In this series I have written about  our hiring process, but now I want to talk about what work with developers once they are at the company. Once developers, or indeed any staff member starts at your company, you have  a duty to develop them over time. Buying Butler is no different. I have worked for many companies both large and small and seen some good examples of staff development, but also some terrible examples. Naturally I want Buying Butler to be a  good example.

Life at a Startup - Buying Butler / RightIndem
Life at a Startup – Buying Butler / RightIndem

I run the development teams across both Buying Butler and RightIndem, so I am going to be talking about how I work with my developers specifically, but anything I say here is just as applicable to any type of skilled knowledge worker. Like most companies, we conduct 1 to 1’s with our staff. We use these as a way to give feedback but also offer some coaching if required and to see how developers are progressing with objectives. When giving feedback, I feel this should generally be positive in the 1 to 1. If there is anything bad that you need to bring to their attention then this should have happened prior to a 1 to 1. This meeting shouldn’t contain any bad surprises in my opinion.

We assess our developers in a few ways though their objectives. Their main objective is against delivery and we can easy track this through our work management system Visual Studio Team Services. The outcome here is simple. Are they completing the work that is assigned to them to a high standard. The other area is by developing a custom training plan per developer. At Buying Butler we offer Pluralsight licenses to each member of staff and we expect them to use them. As part of the 1 to 1 process we talk about the skills that are required now for the company and what skill we think we will need in the future. This is based on both requirements of the company and also technical areas that are of interest to the developer.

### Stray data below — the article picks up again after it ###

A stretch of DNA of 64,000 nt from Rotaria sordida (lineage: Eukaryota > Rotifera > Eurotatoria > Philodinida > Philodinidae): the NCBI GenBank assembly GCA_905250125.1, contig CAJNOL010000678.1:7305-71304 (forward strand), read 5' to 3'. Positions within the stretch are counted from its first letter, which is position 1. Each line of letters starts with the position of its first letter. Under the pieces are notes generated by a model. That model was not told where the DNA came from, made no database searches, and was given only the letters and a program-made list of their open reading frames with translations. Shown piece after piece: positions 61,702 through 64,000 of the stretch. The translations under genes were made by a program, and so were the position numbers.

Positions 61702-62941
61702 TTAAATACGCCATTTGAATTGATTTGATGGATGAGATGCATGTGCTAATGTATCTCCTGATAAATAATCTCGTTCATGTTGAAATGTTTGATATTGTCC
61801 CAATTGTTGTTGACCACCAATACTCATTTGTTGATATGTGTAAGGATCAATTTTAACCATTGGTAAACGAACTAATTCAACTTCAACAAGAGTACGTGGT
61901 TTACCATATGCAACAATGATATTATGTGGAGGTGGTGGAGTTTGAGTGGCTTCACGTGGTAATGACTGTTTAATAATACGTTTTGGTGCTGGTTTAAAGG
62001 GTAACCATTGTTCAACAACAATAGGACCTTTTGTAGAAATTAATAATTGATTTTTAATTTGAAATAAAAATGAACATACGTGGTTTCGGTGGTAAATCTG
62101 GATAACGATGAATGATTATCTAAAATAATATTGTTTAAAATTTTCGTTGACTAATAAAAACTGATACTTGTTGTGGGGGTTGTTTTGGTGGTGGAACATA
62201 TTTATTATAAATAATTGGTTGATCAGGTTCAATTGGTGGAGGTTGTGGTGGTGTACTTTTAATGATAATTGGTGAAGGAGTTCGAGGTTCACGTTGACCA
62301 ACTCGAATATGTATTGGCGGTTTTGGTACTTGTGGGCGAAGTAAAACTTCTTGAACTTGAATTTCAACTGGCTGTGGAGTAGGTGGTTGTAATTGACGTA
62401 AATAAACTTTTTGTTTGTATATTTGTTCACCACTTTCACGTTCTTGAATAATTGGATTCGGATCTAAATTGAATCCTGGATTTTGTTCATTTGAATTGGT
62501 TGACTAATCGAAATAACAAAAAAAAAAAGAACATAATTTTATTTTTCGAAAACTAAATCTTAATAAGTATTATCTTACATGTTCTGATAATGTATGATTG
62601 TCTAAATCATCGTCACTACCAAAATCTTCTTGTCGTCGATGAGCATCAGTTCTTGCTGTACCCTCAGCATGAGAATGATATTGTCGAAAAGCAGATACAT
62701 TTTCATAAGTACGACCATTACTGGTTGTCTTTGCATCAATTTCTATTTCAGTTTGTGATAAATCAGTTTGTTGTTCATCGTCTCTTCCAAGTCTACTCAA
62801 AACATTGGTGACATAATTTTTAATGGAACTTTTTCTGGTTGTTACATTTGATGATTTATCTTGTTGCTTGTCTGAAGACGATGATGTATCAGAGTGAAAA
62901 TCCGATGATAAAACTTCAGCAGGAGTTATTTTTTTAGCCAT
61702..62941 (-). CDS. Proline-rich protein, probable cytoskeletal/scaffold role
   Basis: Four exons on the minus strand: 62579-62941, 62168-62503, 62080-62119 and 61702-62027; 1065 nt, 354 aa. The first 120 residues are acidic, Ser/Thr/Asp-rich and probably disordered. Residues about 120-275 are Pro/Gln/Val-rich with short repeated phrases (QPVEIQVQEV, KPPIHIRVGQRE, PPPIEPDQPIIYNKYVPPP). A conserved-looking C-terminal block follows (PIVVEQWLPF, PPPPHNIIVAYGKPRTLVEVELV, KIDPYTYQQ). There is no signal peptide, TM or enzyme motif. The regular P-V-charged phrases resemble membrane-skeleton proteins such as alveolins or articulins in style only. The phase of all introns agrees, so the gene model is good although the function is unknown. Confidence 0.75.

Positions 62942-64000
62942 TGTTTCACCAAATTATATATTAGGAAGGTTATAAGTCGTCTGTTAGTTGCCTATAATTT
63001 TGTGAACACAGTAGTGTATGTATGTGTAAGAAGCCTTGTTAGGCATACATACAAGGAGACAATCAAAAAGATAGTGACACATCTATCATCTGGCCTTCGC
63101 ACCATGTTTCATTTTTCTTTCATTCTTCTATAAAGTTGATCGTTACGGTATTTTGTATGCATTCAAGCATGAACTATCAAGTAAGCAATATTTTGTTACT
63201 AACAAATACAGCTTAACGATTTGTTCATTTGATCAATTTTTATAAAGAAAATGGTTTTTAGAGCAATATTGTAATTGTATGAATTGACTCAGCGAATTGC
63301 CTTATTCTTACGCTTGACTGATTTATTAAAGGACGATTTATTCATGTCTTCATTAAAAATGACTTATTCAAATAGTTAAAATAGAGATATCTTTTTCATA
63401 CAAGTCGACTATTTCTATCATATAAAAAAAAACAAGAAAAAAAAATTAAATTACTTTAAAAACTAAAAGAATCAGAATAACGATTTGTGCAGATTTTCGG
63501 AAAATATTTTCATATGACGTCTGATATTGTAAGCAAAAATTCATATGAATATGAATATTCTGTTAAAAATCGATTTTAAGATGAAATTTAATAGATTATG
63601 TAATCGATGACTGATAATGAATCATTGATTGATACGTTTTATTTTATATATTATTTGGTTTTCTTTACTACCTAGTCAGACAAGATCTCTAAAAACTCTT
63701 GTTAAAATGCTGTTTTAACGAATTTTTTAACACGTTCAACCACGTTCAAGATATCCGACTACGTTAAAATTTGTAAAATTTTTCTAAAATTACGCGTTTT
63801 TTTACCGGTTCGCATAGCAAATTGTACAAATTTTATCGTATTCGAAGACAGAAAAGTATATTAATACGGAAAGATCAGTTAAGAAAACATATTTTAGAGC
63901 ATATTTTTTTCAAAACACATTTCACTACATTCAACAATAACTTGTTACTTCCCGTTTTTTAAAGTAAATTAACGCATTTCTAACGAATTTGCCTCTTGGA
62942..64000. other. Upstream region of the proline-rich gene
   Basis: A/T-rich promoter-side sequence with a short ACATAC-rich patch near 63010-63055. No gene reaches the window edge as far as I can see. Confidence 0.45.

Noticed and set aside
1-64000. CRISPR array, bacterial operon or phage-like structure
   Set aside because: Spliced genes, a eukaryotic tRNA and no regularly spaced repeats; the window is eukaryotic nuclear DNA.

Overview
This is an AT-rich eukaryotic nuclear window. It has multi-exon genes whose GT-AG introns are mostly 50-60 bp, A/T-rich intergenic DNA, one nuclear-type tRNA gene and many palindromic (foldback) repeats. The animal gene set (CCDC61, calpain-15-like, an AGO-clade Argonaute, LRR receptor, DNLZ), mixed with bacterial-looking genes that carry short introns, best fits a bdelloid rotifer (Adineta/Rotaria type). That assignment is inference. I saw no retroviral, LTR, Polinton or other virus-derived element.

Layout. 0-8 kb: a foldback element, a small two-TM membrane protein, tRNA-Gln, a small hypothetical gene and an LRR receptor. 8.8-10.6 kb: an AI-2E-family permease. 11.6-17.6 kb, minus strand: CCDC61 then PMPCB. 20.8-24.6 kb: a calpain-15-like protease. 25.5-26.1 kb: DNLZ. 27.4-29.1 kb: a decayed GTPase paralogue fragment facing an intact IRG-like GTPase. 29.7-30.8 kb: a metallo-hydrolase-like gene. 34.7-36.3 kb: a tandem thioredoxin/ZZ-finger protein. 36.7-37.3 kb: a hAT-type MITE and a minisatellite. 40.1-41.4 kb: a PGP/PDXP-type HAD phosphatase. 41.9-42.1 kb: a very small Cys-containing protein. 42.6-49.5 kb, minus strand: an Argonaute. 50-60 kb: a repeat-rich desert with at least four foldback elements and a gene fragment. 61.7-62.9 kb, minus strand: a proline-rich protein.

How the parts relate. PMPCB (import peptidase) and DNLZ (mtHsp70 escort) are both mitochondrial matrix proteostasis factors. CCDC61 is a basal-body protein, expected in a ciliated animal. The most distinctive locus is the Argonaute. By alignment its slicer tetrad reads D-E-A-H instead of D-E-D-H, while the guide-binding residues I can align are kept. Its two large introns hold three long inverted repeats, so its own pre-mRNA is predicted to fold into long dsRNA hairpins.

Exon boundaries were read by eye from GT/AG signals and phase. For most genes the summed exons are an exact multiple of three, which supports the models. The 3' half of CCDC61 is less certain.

As an example, we are doing a lot of work on moving part of our platform to React.JS and Redux. All the developers involved in this are doing a lot of training on that subject but each developer also has specific interests on top of this work. For example, I have one developer who is really owning the research, tools and techniques around unit testing the front end. I have another developer who has shown a lot of interest in security and building secure websites. Another developer is really going in-depth with building Web API’s built on top of OData 4. By supporting the developers with this they are more motivated as they have ownership of different areas that are relevant to the business and we support them in training and developing in these areas.

Our Pluralsight subscription is a corporate one, so that means I have access to a dashboard which allows me to see what courses people have watched and how far through them they are. This then feeds back into our appraisal process. Have they kept up with their training plan. When we recruit developers, part of what we are looking for in a candidate is a passion for learning. It is an essential requirement as technology moves at an incredible pace so we want people who can keep up and enjoy doing so.

I have worked at many companies, and my last company was the worst for this, where it comes to appraisal time, there is a big panic from people trying to gather evidence and feedback from people. This is a complete waste  of time and effort in my opinion. For me, each 1 to 1 is more like a mini appraisal where we go through the developers delivery and training objectives and we measure how they are getting on. I keep notes on this. When it comes to appraisal time we just go through the notes and summarize. An appraisal should be a quick and painless process for everyone and not something that should be feared once a year. By working with our staff continually we can develop them, motivate them and achieve a good delivery record for the company.

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